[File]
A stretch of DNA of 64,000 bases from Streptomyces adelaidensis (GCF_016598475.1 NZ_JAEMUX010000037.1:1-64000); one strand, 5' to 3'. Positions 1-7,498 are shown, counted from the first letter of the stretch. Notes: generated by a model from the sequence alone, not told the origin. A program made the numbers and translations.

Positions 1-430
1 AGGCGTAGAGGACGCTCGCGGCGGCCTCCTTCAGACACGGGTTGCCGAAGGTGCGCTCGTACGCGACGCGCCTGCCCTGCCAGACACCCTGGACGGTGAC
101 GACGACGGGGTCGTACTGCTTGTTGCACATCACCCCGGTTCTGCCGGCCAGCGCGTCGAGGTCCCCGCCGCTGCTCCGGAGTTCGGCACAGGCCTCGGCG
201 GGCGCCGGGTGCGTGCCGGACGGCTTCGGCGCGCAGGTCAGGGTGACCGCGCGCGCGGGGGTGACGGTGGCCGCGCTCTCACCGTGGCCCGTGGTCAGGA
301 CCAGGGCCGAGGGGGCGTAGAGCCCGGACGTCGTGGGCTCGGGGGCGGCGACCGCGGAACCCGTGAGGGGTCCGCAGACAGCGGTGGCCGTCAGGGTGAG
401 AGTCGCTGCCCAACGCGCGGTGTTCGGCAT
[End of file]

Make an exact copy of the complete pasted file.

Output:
A stretch of DNA of 64,000 bases from Streptomyces adelaidensis (GCF_016598475.1 NZ_JAEMUX010000037.1:1-64000); one strand, 5' to 3'. Positions 1-7,498 are shown, counted from the first letter of the stretch. Notes: generated by a model from the sequence alone, not told the origin. A program made the numbers and translations.

Positions 1-430
1 AGGCGTAGAGGACGCTCGCGGCGGCCTCCTTCAGACACGGGTTGCCGAAGGTGCGCTCGTACGCGACGCGCCTGCCCTGCCAGACACCCTGGACGGTGAC
101 GACGACGGGGTCGTACTGCTTGTTGCACATCACCCCGGTTCTGCCGGCCAGCGCGTCGAGGTCCCCGCCGCTGCTCCGGAGTTCGGCACAGGCCTCGGCG
201 GGCGCCGGGTGCGTGCCGGACGGCTTCGGCGCGCAGGTCAGGGTGACCGCGCGCGCGGGGGTGACGGTGGCCGCGCTCTCACCGTGGCCCGTGGTCAGGA
301 CCAGGGCCGAGGGGGCGTAGAGCCCGGACGTCGTGGGCTCGGGGGCGGCGACCGCGGAACCCGTGAGGGGTCCGCAGACAGCGGTGGCCGTCAGGGTGAG
401 AGTCGCTGCCCAACGCGCGGTGTTCGGCAT